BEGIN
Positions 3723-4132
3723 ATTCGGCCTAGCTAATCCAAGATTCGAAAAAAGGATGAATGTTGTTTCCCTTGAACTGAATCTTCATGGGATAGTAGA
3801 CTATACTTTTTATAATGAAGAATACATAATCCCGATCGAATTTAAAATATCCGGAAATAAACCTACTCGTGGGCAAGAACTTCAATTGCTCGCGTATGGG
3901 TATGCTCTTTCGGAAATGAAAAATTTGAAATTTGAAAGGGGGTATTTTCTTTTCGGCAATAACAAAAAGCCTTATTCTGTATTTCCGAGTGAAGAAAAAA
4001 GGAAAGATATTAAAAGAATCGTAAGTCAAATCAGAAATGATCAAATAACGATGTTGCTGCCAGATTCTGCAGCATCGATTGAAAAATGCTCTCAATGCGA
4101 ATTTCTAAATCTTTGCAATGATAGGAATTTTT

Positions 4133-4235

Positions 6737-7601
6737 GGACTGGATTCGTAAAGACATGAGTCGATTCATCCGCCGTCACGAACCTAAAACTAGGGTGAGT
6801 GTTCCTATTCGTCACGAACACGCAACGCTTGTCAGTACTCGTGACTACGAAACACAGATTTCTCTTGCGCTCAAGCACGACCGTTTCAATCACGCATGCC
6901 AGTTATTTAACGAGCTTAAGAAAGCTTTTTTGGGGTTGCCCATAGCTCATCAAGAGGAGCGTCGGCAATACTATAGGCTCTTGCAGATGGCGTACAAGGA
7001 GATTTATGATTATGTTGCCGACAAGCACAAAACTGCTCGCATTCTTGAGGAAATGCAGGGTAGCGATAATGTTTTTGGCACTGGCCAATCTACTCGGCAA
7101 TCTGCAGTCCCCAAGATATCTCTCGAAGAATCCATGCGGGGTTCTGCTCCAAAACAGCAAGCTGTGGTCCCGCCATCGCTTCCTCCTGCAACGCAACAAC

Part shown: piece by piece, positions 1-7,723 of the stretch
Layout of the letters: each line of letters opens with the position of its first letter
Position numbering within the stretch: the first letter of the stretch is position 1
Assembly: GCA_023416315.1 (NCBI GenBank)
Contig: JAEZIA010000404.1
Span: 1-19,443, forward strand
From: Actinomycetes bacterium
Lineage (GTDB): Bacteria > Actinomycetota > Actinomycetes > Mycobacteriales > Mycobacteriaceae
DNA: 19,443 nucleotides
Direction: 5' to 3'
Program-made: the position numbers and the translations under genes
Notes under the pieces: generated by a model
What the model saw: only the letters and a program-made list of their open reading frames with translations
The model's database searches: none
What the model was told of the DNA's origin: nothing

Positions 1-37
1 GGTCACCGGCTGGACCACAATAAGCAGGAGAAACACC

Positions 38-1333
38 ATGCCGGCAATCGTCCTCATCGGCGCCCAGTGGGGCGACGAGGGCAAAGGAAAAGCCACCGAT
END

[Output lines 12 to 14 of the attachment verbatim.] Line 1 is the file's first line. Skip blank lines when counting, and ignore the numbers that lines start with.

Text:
7001 GATTTATGATTATGTTGCCGACAAGCACAAAACTGCTCGCATTCTTGAGGAAATGCAGGGTAGCGATAATGTTTTTGGCACTGGCCAATCTACTCGGCAA
7101 TCTGCAGTCCCCAAGATATCTCTCGAAGAATCCATGCGGGGTTCTGCTCCAAAACAGCAAGCTGTGGTCCCGCCATCGCTTCCTCCTGCAACGCAACAAC

Part shown: piece by piece, positions 1-7,723 of the stretch